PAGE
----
As I move through the wilds of auto-immune disease, I’ve realized that I need to work on my mental and spiritual health along with my physical health and, oh, thank goodness for Netflix and novels and doodling and anything else that will take my thoughts away from the constant focus on me, me, me!
But in the interest of doing the necessary work, I signed up for a course through Daily OM on “Clearing the Things That Are Holding You Back” and it’s pretty cool. One tiny thought or question or exercise every day for a year. I’m on week three. And so far most of it is about noticing. Noticing how you feel about your life and your stuff. Noticing your surroundings and how your body feels. Noticing how you feel when you take the time to notice.
So much of the advice that comes at us is “Do This!” advice. One weird trick to improve your situation, no matter what your situation is. And I fall for some and it does or doesn’t work, but the new habit doesn’t stick because there’s no awareness to go along with it.
This kind of advice starts with assumptions. Assumptions that everybody wants to lose weight, declutter and be more productive, which, because we are bombarded with these messages all the time, makes us vulnerable to thinking that maybe we should. So we try the productivity hack or the weight loss trick or we clear out our junk drawer. And a few weeks later we find another bit of advice and try that. All without any awareness that we are unique and weird and what works for millions may not work for us and do I even want to lose weight and be more productive anyway?
As soon as I started getting sick, people started to tell me that if I gave up gluten I’d feel better. Which, because we own a bakery and have done lots and lots (and lots) of research on the gluten-free fad, was kind of annoying. My naturopath has also done research into auto-immune disease and twice has urged me to give it a try. And, because, desperation, I did. Carefully and with awareness, I took a deep breath, noticed how I was feeling and then stopped eating gluten.
About a week and a half in, I noticed that I was feeling weak and tired. Nor was I sleeping very well at night. About a week after that, I had a lunch-time food emergency (nothing in the house to eat and I needed to be to work in less than an hour). So I boiled up some pasta and enjoyed my lunch. I paid careful attention to how my belly was feeling (full) and what my energy was doing (increasing). That night I slept like a baby. And the next day and the day after that, my pain did not increase. Bingo! Gluten, for me, is not an issue.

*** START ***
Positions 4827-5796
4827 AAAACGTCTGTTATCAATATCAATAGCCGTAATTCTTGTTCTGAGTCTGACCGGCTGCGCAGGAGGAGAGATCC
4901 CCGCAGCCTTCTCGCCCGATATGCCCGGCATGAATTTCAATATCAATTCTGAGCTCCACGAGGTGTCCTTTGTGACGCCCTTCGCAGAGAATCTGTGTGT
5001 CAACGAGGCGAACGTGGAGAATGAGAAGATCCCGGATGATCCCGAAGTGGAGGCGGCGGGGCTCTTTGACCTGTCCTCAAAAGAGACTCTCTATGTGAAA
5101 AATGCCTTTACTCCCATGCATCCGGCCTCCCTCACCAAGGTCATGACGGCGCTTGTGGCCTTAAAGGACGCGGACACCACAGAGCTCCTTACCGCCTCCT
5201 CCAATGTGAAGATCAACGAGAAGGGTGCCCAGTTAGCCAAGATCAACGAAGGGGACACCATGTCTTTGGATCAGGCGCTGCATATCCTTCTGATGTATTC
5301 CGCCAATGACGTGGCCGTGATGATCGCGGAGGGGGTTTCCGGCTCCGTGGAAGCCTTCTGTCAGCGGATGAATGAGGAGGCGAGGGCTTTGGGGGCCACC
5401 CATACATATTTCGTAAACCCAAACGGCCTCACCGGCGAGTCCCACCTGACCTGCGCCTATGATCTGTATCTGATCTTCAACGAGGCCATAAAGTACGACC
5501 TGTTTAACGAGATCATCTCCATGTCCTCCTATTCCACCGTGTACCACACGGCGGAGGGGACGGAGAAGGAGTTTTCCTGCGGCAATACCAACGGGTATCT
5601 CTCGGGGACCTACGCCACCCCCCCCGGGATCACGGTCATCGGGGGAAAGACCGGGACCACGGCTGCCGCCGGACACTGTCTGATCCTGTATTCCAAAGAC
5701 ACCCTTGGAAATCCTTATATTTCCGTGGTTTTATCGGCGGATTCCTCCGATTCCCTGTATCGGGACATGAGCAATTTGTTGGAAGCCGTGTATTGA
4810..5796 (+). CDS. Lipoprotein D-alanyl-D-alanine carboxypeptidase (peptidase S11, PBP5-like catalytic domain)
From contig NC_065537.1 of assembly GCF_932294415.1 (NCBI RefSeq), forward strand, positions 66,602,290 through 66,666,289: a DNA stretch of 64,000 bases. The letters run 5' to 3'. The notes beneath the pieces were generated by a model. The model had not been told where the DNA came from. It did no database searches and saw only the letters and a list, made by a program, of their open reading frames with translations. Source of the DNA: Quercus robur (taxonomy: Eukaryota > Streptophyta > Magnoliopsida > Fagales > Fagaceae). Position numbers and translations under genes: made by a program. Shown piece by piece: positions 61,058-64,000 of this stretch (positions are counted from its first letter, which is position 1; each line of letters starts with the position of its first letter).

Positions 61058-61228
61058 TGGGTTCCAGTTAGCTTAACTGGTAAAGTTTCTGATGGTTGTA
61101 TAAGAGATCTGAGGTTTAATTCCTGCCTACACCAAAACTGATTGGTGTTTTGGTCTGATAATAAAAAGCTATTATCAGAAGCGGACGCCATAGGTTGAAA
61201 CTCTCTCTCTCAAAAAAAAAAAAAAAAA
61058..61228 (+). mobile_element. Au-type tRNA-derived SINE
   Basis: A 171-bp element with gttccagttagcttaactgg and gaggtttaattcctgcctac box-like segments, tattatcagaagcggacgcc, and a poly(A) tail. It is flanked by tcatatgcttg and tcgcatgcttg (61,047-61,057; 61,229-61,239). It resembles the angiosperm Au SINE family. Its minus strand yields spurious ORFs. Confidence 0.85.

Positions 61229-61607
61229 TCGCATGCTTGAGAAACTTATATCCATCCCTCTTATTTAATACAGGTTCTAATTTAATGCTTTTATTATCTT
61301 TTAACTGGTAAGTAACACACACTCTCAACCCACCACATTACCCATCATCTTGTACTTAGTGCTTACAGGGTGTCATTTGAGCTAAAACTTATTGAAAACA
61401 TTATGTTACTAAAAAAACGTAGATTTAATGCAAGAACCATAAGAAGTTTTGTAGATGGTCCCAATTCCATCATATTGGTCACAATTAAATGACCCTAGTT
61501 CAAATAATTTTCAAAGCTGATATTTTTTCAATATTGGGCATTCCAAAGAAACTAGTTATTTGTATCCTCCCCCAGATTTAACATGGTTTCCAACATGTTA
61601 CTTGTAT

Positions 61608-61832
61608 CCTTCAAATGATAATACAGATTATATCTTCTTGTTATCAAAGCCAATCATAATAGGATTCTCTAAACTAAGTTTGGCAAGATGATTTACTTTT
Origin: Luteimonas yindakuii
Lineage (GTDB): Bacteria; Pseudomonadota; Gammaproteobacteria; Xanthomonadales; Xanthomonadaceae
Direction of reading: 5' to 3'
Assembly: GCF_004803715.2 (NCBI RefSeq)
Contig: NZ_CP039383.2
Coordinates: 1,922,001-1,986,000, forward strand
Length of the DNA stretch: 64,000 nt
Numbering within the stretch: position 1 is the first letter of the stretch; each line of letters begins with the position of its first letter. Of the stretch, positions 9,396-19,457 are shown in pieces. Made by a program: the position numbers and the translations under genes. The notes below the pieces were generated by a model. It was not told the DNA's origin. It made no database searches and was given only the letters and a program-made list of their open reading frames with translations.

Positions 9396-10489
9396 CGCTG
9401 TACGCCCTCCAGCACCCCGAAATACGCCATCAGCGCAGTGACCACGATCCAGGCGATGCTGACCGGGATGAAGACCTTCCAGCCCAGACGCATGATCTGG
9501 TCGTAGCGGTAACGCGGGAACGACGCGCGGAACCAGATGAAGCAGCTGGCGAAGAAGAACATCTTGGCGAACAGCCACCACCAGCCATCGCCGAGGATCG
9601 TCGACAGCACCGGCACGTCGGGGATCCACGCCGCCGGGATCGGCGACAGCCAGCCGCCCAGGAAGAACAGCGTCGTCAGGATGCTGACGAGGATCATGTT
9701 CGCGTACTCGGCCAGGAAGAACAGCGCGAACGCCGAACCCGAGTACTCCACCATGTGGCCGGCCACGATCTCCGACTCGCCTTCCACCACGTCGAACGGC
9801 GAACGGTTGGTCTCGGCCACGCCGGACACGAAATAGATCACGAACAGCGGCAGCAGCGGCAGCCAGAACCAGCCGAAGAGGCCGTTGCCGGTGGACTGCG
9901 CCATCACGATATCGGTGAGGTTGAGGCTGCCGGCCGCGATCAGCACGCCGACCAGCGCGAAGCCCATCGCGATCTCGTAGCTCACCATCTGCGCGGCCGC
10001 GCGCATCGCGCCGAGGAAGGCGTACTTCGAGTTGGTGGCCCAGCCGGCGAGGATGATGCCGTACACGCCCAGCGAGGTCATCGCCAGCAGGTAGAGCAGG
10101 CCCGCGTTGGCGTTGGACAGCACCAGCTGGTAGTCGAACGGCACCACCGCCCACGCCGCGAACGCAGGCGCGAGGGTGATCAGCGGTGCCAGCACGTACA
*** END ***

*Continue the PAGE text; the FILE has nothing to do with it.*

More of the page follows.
Alcohol, on the other hand, is. I ran the same experiment with it. After about a week, we went out for dinner to celebrate our anniversary and I had wine with my dinner. Floated home happily. Slept badly and was flared up the next day. So, for the foreseeable, I am on the temperance bus. And that’s fine. Because I notice a real difference in how my body feels and that makes it very easy to say no thank you when someone offers me a glass of wine. I am not relying on moral fortitude, I am not blasting towards my goals. I am paying attention to what works for me and doing things that keep me feeling the way I want to feel.
This approach works for everything we think we want to change about our lives. First notice how your life feels. If there’s an area that doesn’t feel the way you want it to feel, notice what you’re doing that doesn’t feel good. Try another approach. Notice how that feels. If it feels better, really notice that and you’re far more likely to keep on doing the thing that makes you feel better.
I have some very clear memories of how having a cluttered home or amassing more craft supplies that I could ever actually use made me feel. I’m able to call these feelings up in moments when I might be tempted to start gathering things I don’t need. The thought of the upkeep or the claustrophobia allow me to put whatever it is that might be tempting me in the moment down and walk away, just as the thought of how sore I’m going to be tomorrow allows me to happily drink water with my meals.
Morning people will tell you that leaping out of bed before the crack of dawn, doing a quick workout and then spending an hour or two tackling your top priorities is the only way you’re going to move forward on your dreams. Those of us who aren’t morning people have noticed that this approach leads to injury and a strong need for a long nap.
It’s good to move forward on your dreams. It’s important to notice, first, if they’re actually yours and then to notice what approach works best for you. And before the Seize the Day brigade make you feel guilty for this approach, remember that all scientific inquiry starts with noticing something. And then noticing when else this something happens and then forming a theory about this something, testing the theory and noticing what happens.
Even the Old Testament creation story starts with noticing chaos and darkness and doing something about it. And then noticing that the results are good.
Helpful hints are always fun. And in the myriad that come our way on a daily basis, there are always one or two that will work for you. But if you don’t start from an awareness of who you are and what you actually want to change, none of them is going to be terribly helpful for very long.
So how about you? What are you noticing these days? Please leave a comment and let us know!
Thanks again Barb. I really like this one. Noticing isn’t so hard once you notice you need to notice. But easy to let it slide into the old old. Thanks for the reminder in such a thoughtful and flowing way.
Thanks so much, Pam. I’m glad you liked it!